(The best part about all of this?  As the PT was explaining this to me, I knew exactly what he was talking about and fully understood all of it.  It was, quite frankly, the most fascinating medical appointment I’ve ever had.)

So, how do we fix it?  Be nice to the knee to let the irritation and swelling inside it heal up and retrain the muscles in my back and my ankle to do what they’re supposed to be doing.  Retraining the muscles in my back will get full strength back to the muscles in my ankle, and retraining those ankle muscles will improve the stability at that joint so that this doesn’t happen again.

Like I said: totally fixable.  The plan to continue rocking and rolling with exciting racing adventures next year continues apace, which is good since the fine folks at Brooks have offered to renew my sponsorship for next year.  I’m still waiting for a few things to fall into place next summer before I decide on my big goal races, but as soon as I do?  I’ll be sure to let you know.

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During the summer of 2006, I wound up working as a finish line volunteer at the Girls on the Run 5K.  I spent a couple of hours on a sunny Saturday morning handing out medals to upper elementary school girls as they crossed the finish line of their first 5K.  All of them were just so happy and proud of themselves for crossing the finish line, and I thought that any program that could get these girls this excited about running, jogging, skipping and walking 3 miles had to be a good thing.

When I moved to Seattle a couple of years later, I looked into volunteering with the Puget Sound chapter.  It seemed like a fun way to get more involved in my new city, and it would give me something awesome to look forward to since my job at the time was, shall we say, less than awesome.  Sadly, my 9 to 5 work schedule didn’t allow me to spend a couple of afternoons a week volunteering as a coach, so I just filed it in the back of my mind for a while.  When I realized my school schedule this semester gave me those free afternoons, I got excited.  I applied for a coaching spot.  And then I had my first few days of grad school and freaked out about the time commitment, because OMG SO MUCH COMMUTING AND HOMEWORK GAAAAAHHHH.

I stayed in touch with the organization, though, and when they started looking for running buddies?  I signed right up.  As a running buddy, I’d get paired up with one of the girls in the program and would run the final race with her.  The total time commitment would be a couple of hours on a couple of days which was much more up my alley.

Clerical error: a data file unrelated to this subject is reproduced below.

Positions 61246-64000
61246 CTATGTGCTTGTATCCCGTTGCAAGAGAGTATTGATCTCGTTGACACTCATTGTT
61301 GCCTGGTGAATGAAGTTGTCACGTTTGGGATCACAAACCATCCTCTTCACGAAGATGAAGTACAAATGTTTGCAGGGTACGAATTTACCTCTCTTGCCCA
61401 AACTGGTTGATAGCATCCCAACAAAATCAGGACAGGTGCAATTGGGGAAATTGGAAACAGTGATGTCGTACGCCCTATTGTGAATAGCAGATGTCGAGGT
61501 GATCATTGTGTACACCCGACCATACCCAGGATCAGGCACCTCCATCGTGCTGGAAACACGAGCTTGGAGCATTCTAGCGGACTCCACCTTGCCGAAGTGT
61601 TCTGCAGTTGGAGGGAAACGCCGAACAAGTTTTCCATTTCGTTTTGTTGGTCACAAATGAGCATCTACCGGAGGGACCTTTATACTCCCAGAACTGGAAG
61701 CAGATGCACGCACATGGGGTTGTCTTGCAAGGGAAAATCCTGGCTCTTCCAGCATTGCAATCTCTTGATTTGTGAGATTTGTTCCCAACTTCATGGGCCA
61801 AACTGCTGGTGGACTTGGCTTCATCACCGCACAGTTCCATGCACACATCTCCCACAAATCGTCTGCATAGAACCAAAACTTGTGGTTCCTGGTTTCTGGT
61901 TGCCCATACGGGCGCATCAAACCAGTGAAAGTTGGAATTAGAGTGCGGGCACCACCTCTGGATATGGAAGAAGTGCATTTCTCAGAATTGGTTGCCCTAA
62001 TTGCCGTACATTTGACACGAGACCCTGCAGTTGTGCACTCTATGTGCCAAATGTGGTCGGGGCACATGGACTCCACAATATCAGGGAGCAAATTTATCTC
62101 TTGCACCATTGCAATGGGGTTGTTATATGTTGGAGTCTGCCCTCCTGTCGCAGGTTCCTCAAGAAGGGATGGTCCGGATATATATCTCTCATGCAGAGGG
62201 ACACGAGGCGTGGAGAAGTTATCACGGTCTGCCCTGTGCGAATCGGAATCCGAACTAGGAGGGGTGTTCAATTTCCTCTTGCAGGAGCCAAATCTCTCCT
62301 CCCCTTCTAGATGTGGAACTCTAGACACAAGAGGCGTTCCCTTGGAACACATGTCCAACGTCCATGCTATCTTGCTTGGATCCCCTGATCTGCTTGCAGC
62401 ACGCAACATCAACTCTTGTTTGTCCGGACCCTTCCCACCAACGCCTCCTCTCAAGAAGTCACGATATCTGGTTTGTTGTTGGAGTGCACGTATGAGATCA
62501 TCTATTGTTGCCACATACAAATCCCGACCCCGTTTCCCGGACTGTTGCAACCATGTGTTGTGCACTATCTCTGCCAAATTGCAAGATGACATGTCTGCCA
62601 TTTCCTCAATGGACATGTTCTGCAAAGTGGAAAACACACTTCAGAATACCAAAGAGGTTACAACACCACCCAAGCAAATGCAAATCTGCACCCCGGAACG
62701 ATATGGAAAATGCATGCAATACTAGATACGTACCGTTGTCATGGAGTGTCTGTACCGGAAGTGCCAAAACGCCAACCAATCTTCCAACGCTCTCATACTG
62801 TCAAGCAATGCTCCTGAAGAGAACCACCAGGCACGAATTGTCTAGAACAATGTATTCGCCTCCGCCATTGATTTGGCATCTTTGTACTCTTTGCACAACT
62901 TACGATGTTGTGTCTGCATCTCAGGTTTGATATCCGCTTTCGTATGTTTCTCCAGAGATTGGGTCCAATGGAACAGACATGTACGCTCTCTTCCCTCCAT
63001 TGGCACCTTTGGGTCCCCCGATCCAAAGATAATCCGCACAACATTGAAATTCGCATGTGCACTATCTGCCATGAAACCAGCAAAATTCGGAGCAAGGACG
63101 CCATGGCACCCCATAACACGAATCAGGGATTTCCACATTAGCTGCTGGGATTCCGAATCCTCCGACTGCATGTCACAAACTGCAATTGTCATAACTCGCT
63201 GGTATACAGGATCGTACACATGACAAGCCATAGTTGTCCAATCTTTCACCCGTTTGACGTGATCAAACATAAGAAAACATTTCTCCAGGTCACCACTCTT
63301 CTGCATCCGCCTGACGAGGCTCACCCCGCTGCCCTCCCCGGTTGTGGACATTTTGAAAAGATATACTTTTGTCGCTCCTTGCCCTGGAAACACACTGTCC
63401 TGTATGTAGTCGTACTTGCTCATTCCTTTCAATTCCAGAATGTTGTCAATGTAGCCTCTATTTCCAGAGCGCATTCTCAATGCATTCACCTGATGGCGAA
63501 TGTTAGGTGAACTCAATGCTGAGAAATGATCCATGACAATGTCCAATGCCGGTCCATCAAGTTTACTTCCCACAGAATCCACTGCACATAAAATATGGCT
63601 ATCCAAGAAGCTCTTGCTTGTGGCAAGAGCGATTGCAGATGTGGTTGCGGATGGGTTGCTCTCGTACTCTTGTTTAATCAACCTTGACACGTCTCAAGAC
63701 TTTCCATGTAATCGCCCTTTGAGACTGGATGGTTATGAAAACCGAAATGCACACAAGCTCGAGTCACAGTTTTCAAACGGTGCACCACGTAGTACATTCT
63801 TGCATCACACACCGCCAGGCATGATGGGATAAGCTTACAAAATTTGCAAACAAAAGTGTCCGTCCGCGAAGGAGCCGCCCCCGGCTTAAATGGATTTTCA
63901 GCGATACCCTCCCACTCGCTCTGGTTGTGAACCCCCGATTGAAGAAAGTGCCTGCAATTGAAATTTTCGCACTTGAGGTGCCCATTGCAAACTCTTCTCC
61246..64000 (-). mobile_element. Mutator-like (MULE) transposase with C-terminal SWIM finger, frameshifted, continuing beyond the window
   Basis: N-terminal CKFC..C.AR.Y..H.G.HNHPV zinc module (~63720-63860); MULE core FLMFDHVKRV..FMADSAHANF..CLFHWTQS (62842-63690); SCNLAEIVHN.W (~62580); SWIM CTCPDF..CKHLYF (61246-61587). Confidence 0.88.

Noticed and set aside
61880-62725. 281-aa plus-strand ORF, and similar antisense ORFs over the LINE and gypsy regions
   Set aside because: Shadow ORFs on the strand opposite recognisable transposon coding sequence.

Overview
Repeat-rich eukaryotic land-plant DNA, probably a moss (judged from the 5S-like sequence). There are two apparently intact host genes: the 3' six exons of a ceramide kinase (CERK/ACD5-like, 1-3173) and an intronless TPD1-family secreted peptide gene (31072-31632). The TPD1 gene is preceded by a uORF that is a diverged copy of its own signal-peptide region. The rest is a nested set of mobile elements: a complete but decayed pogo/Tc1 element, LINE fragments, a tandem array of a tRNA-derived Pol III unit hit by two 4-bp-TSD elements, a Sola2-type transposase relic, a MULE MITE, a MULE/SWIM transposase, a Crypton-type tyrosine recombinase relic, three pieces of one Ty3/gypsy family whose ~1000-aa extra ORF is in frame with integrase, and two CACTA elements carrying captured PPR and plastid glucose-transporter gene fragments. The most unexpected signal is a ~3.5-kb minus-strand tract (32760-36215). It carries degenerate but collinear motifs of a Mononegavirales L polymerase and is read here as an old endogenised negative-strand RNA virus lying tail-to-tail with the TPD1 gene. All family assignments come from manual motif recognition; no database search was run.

In mid-November, I headed to one of the regular practices to meet my running buddy and run a practice 5K with her.  We did laps around a loop near the school, and at the end of every lap the coaches were there to give her a rubberband to keep count.  We ran until it got dark and started raining, and while we didn’t quite finish the full 3 miles, we came pretty darn close.  More importantly, I had a blast getting to know my buddy and sprinting the last chunk of every lap with her.  I knew that the race itself would be a good time.

This morning, I woke up bright and early and layered myself up for the run.  I knew that we’d be walking most of the 5K, not to mention the fact that there was going to be a lot of standing around pre-race as I had to check in an hour before the start.  It was downright cold this morning, but it was a beautiful sunny and, more importantly, dry day.  I picked up my t-shirt, found my group, and got outfitted with a tiger cape for the race.  (The theme of the race was Super Heroes and the school’s mascot is a tiger, so one of the buddies made tiger-print capes for everyone to pin to their shirts.)  After some jumping around to warm-up, we took our buddies over to the start line for the race.

I will just say: my buddy did awesomely.  She smiled the entire time, and we ran, walked, and skipped through the whole 3.1 miles.  It was the slowest 5K I’ve ever done, but it didn’t feel like it at all.  At the first mile marker, they were giving silly bands out to the girls and, oh my goodness, it was better than Christmas.  All my buddy has wanted for months was a silly band of her own, so to have someone just give her one was like Christmas and a birthday and Halloween all wrapped up into one.  It was, in short, adorable.  I helped her decipher the shapes (which is easier said than done by a long shot) and she decided on a blue bunny.

The route took us along a running path through a local park that was right on Lake Washington.  We talked about ducks and the lake and swimming and airplanes and boats and all sorts of things.  When we passed the mile 3 marker, we could see the finish line and I didn’t even have to ask her if she wanted to run into the finish.  She took off and crossed the finish line as fast as she could and with a big smile on her face.

I was so proud of her – that was the first time she’d walked or run 3 miles – and it was so much fun to see how excited she was when her coach handed her a medal at the finish.  Her mom and grandmother met us at the finish with flowers and balloons for her.  She must have felt like she was on top of the world, and I hope she was able to keep that feeling all day long.

I’m already looking forward to the spring program.  Being involved in this was such an awesome experience, I can’t imagine not doing it again.